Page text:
The need to file Schedule UTP, Uncertain Tax Position Statement, may have taken many corporate taxpayers by surprise in 2014, since the asset threshold for compliance was lowered from $50 million to $10 million.
In addition, the final UTP regulations issued in December 2010 (Regs. Sec. 1.6012-2(a)(4), T.D. 9510) fell short of resolving the concerns of many commentators that filing a Schedule UTP causes a waiver of the attorney-client privilege, the Sec. 7525 tax adviser privilege, or the work product doctrine. Provisions relating to the assertion of privilege were not included in the regulation.
Schedule UTP trends
Surprisingly, the number of Schedule UTP filers and number of reported positions were both lower in tax year 2013 compared with the three previous years (see IRS UTP Filing Statistics). Not surprisingly, the most typical UTPs in all years have to do with the Sec. 41 research and development credit and Sec. 482 transfer pricing, with Sec. 263 (capitalization) and Sec. 199 (domestic production activities) tied for third place in terms of the substantive areas being reported. Many UTPs in the past four years also involved Sec. 162 (business expenses) issues.
When the initial draft Schedule UTP was released in 2010, passthrough and tax-exempt entities were excused from filing. However, the IRS has not modified its position that it will consider expanding the filing requirement to include passthrough entities (see Announcement 2010-75).
Schedule UTP disclosure mechanics
Now that the phase-in period under the UTP regulations has ended and the UTP reporting threshold has dropped, tax practitioners are struggling more than ever with the mechanics of filing Schedule UTP while preserving the privileged status of workpapers and tax positions. Until Congress acts or the courts resolve these issues, it is unclear whether filing a Schedule UTP will cause the waiver of a privilege. Consequently, tax practitioners considering whether to file a Schedule UTP should make sure they thoroughly understand the reporting requirements under the UTP regulations and file only if absolutely necessary and only in the required form and content of disclosure.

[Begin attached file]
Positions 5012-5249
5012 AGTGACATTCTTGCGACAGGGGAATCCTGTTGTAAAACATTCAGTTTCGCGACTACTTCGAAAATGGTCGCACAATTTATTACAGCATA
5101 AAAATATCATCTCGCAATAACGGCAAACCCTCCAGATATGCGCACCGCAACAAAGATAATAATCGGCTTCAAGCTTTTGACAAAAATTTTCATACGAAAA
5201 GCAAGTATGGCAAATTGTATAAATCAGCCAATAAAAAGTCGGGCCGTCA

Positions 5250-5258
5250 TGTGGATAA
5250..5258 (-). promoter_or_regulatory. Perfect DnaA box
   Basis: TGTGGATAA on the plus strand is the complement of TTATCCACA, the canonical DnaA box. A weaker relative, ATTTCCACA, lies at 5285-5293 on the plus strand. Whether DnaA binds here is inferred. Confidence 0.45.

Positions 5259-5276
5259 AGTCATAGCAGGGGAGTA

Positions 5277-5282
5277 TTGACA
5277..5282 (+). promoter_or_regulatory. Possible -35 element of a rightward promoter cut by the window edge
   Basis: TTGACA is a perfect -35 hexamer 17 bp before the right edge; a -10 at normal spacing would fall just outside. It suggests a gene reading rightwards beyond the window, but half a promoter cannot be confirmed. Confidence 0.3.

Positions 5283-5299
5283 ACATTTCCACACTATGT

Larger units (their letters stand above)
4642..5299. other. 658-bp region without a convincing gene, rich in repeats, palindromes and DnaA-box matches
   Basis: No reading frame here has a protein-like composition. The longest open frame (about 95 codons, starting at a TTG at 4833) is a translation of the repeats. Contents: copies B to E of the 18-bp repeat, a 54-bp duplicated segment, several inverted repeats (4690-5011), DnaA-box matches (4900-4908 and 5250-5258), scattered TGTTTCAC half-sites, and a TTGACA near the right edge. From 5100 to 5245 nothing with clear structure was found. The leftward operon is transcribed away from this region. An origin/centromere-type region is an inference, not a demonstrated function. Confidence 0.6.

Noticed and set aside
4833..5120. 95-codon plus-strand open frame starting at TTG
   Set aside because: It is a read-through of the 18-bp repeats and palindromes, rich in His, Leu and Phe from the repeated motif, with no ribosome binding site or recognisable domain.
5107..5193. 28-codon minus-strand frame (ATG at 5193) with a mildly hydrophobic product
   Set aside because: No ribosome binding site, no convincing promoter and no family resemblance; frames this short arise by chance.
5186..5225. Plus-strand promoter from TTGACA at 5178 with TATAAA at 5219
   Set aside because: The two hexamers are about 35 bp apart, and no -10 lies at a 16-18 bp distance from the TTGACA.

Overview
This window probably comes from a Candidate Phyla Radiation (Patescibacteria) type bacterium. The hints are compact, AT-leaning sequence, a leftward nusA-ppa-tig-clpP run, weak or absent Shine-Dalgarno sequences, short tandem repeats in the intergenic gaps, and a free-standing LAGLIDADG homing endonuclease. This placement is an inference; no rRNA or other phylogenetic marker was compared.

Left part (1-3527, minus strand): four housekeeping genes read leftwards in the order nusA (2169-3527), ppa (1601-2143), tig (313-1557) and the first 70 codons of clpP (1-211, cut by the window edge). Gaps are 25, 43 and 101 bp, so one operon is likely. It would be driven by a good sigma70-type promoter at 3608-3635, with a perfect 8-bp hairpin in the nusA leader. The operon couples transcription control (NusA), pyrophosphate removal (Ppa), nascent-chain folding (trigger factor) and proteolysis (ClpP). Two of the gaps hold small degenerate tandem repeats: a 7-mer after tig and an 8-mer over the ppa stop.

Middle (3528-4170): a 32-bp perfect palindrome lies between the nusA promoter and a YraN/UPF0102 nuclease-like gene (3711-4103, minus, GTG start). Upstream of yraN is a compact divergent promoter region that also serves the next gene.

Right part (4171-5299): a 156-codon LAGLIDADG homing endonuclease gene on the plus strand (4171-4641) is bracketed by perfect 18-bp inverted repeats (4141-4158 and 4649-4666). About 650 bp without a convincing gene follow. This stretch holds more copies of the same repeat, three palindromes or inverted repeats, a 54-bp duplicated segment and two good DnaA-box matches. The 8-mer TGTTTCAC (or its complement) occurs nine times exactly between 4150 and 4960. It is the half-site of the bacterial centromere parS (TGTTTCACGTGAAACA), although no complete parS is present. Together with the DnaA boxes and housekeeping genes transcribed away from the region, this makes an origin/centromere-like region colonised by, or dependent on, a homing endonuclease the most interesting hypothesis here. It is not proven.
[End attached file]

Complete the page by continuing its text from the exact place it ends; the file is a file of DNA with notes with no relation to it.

UTP reporting is required of all corporations that prepare or issue audited financial statements, that have assets equal to or exceeding $10 million, that have taken a tax position on their U.S. federal income tax return for the current or a prior tax year, and either:
- Recorded a reserve with respect to the tax position for U.S. federal income tax, interest, or penalty; or
- Did not record a reserve for a tax position for which litigation is anticipated.
A corporation expects to litigate a position if it determines that the probability of settling with the IRS is less than 50% and that under applicable accounting standards (GAAP, IFRS, etc.), no reserve was recorded because the corporation determines it is more likely than not to prevail on the merits in litigation (see also “Schedule UTP: The Early Returns Are In,” JofA, Nov. 2012, page 54).
If it is determined that the corporation is required to file a Schedule UTP, the tax practitioner should pay particular attention to Part III, which requires a concise description of all UTPs identified in Parts I and II of the schedule. It is a description of the relevant facts affecting the tax treatment of the position and information that reasonably can be expected to apprise the IRS of the identity of the tax position and the nature of the issue. It does not require the corporate taxpayer to disclose the rationale and nature of the uncertainty.